Following Rick Santorum on the campaign trail for Slate, Dave Weigel declares that Santorum is "really swinging for the fences on global warming denial." Weigel thinks that's smart in Michigan, and maybe that's true in a purely political GOP primary, but still...he's sounding strange. And the strangeness seems to be escalating:
For the Ventura County Star, Zeke Barlow reports from the world's largest seal rookery, on San Miguel Island far off the Ventura County coast. The sea lions, some weighing as much as 6,000 pounds, where nearly driven to extinction a hundred years ago, but have rebounded wondrously:
"We first saw two pups here in 1986," [researcher Brent] Stewart said as he flew over nearby Santa Rosa Island to count the seals that frequent just about every sandy beach there now. "From that two in 1986, there are now 6,000 to 7,000 pups on Santa Rosa these days."
Wonderful story, and wonderful pictures too, courtesy of Juan Carlo.
Prominent lefties and journos independently say that Rick Santorum blew it in the last debate of the Republican primary, but surely he had the line of the night: From Dan Balz:
When Romney noted that he had balanced the Massachusetts budget for four straight years, Santorum scoffed, saying that was required by the state’s constitution. “Don’t go around bragging about something you have to do,” he said. “Michael Dukakis balanced the budget for 10 years. Does that make him qualified to be president of the United States? I don’t think so,” he added, referring to another former Massachusetts governor.
Romney really is a kind of a GOP Dukakis, but without the joie de vivre.
From a front-page New York Timesstory today. Here are the details that were hidden in the fight over the payroll tax cut and the unemployment (UI) extension.
Congress and the President agreed on some shockingly good ideas, including importing the concept of "work sharing" from (no!) Europe.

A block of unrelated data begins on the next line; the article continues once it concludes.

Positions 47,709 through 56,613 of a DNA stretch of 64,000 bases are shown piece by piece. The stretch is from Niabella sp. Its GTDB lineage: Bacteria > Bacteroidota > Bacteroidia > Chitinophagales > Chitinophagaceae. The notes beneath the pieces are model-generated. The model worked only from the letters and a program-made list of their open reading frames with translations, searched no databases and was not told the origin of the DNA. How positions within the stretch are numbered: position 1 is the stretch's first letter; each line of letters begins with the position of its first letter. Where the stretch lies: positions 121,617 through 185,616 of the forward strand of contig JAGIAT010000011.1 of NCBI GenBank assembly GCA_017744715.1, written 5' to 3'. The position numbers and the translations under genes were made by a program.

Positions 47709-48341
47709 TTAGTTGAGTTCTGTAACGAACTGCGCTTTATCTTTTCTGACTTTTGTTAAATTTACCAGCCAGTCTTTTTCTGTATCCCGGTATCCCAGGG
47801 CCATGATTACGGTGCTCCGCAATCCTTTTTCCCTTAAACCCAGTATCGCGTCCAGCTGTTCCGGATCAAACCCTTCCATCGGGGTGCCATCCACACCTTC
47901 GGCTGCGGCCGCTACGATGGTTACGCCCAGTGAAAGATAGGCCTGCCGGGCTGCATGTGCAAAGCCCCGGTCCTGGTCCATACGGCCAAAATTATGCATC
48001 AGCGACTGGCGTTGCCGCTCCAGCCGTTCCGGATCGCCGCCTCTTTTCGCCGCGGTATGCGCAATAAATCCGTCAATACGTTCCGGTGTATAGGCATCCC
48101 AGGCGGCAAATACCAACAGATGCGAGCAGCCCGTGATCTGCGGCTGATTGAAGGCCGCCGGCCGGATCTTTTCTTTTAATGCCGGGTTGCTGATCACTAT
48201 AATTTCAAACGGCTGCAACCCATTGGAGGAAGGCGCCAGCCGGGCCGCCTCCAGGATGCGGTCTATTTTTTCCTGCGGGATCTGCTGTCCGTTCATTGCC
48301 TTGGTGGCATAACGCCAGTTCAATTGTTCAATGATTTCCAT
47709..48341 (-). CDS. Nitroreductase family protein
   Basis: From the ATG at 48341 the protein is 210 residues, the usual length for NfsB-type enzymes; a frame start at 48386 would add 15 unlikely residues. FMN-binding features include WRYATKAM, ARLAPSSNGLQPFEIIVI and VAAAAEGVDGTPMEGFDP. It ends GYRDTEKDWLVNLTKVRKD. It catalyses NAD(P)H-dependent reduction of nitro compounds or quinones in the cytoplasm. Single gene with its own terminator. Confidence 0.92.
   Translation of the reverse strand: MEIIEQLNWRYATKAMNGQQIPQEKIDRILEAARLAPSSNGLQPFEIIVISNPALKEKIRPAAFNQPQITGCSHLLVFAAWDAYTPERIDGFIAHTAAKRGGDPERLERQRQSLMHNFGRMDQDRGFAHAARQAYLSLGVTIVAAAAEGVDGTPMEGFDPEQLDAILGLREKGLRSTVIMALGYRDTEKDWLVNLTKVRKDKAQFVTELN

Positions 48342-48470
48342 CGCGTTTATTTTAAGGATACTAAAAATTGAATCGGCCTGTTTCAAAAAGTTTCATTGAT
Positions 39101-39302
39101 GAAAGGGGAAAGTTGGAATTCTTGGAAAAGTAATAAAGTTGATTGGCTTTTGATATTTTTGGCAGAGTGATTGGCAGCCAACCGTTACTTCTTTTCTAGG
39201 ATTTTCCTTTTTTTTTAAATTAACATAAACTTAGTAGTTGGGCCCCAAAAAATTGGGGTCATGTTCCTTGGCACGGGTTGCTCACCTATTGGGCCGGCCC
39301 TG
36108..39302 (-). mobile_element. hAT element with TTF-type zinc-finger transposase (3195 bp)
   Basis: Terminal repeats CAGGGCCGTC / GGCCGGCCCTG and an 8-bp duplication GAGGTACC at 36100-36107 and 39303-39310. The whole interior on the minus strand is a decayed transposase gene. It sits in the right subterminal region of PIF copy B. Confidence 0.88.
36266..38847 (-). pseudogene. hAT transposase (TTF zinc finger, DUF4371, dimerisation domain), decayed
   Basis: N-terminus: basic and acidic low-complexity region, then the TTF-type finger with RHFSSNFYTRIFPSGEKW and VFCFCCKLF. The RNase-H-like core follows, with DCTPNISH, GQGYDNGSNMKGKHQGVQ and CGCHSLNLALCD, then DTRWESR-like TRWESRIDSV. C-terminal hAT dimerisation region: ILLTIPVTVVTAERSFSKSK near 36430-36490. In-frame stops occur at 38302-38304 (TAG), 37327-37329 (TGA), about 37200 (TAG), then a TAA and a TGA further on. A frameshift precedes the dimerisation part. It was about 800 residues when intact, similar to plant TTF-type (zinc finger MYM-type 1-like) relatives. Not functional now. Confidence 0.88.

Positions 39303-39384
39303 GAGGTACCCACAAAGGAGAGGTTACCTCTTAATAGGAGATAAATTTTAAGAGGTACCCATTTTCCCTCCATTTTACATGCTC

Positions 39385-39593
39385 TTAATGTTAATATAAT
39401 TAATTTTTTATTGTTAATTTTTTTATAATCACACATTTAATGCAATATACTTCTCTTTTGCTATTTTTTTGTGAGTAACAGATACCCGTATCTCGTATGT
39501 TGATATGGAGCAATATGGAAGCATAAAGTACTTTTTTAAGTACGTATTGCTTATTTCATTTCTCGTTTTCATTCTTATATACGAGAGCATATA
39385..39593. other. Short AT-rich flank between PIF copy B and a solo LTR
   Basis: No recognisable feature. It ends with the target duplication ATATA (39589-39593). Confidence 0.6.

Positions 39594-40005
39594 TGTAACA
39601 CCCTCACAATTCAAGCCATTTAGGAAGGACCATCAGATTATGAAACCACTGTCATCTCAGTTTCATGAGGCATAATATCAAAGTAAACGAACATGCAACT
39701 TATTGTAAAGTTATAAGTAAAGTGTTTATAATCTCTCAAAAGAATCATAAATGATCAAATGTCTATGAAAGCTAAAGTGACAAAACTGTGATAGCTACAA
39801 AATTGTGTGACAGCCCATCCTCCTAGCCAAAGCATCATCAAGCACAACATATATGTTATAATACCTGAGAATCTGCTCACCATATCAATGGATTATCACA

The bill additionally expands “work sharing” programs that can help reduce layoffs at big businesses. In effect, businesses would have the option of cutting the hours of five workers by 20 percent each, say, rather than laying off one worker. The business could then use unemployment insurance money to help supplement the workers’ wages to make up for the lost hours.
Economists also applauded the work-sharing provisions, which have found success in states including Connecticut and Rhode Island as well as in countries like Germany.
“Work sharing is an incredibly smart thing to do,” said Heidi Shierholz of the Economic Policy Institute, a research institution in Washington. “But it’s a tragedy that we didn’t do that on a large scale over the past four years.”
The provision may help reduce layoffs in the coming years, Ms. Shierholz said, supporting the recovery. She also said that being laid off tended to hurt a worker’s earnings and career prospects down the road. Work-sharing helps to minimize economic pain and keep families afloat, she said.
This part of the bill was a bipartisan effort, evidently. Amazing if true.
Peter Gleick, the scientist, the advocate, and the MacArthur Fellow, who helms the influential Pacific Institute, today admitted in his column that he did something he shouldn't have in his on-going struggle with the right-wing climate change skeptics at the Heartland Institute:
I attempted to confirm the accuracy of the information in this document [that came to him anonymously from Heartland files]. In an effort to do so, and in a serious lapse of my own and professional judgment and ethics, I solicited and received additional materials directly from the Heartland Institute under someone else's name.